SpaceX launched a crew of four astronauts to the International Space Station early on Thursday, marking the company’s sixth operational mission for NASA’s Commercial Crew program, after a technical issue meant an earlier launch was scrubbed.
SpaceX’s Falcon rocket launched the four astronauts onboard its reusable Dragon 2 spacecraft from the Kennedy Space Center at around 12:30 a.m. E.T.
The Crew-6 mission carried two NASA astronauts, Stephen Bowen and Warren Hoburg, Russian cosmonaut Andrei Fedyaev and Emirati astronaut Sultan al-Neyadi.
Al-Neyadi is only the second person from the UAE to take part in a space mission and he is also the first Arab astronaut set for an extended stay onboard the ISS.
Thursday’s launch is the fourth spaceflight for the reusable Dragon 2 spacecraft known as Endeavour.
The four astronauts will take over from the members of the Crew-5 mission who are currently onboard the ISS and are set to fly back to Earth later this month.
Al-Neyadi will stay onboard the ISS for several months and said he may try to fast “on some days” during the Muslim holy month of Ramadan if the schedule allows. The Emirati astronaut, however, noted all travelers like him are exempt from the obligation.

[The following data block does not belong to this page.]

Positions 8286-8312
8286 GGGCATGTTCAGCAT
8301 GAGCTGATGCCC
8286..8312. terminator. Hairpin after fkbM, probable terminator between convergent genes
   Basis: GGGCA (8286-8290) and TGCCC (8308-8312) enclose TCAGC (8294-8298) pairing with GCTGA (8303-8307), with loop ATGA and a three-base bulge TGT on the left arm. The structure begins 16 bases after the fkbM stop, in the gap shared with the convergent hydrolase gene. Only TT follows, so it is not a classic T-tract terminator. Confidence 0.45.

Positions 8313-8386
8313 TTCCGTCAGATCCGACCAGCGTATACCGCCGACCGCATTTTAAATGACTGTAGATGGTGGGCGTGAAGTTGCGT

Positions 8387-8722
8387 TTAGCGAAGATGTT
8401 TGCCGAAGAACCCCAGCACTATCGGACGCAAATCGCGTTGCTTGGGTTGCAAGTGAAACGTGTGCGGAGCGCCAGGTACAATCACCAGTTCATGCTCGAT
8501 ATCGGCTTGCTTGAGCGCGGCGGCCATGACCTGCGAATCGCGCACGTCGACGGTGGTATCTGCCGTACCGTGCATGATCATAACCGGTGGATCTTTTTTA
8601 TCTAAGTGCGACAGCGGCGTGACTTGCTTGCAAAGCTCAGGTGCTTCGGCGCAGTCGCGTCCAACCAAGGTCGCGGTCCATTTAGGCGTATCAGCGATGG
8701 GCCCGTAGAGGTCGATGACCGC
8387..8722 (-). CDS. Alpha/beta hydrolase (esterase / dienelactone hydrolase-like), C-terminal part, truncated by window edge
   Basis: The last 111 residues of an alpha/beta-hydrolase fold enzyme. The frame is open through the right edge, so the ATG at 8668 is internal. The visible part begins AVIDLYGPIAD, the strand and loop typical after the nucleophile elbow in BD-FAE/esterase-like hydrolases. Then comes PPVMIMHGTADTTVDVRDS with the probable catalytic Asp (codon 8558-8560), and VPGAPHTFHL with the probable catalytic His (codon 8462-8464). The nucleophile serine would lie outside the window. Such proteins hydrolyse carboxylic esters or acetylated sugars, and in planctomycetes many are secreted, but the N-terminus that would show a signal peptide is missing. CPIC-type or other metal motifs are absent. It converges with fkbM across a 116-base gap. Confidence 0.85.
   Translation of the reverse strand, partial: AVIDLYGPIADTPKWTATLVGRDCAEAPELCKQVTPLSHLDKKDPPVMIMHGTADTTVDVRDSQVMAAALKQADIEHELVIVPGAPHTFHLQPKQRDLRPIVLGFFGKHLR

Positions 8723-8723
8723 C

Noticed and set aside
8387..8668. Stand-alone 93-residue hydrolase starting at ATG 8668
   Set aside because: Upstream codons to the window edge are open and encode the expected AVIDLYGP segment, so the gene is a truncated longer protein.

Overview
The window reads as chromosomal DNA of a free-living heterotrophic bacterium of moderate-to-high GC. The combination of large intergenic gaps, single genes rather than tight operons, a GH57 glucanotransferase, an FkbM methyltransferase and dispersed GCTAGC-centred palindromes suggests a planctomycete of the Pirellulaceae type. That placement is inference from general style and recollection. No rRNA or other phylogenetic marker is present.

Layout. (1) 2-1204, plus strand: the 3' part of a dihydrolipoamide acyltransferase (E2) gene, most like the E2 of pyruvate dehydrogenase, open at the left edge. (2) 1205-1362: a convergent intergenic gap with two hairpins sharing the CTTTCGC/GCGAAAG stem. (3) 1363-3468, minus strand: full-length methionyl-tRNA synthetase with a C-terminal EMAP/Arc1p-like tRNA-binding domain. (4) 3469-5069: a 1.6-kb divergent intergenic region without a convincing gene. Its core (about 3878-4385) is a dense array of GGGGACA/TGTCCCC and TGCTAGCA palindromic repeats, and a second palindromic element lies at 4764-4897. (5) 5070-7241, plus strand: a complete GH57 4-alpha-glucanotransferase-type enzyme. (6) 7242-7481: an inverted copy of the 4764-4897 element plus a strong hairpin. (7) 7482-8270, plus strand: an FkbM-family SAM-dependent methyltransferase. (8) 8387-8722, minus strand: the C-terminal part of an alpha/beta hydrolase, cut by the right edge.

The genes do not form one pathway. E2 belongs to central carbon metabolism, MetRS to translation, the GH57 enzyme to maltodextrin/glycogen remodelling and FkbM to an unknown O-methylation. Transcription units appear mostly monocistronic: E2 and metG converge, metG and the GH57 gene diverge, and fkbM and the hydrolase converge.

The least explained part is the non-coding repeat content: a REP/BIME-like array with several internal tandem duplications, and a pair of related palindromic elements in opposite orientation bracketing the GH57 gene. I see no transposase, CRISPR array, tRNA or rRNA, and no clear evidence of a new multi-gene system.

The crewed launch was originally scheduled to take place early on Monday but was called off just minutes before liftoff due to an issue with the Falcon 9 rocket’s ignition fluid. Aside from the four members of the Crew-5 mission, the ISS is also hosting two Russian cosmonauts and one American astronaut whose stay has been extended due to a fault in the Russian-made Soyuz capsule that was set to fly them back. A replacement Soyuz craft arrived at the space station late last week.
SpaceX launches Crew-6 astronaut mission to space station for NASA (Space)
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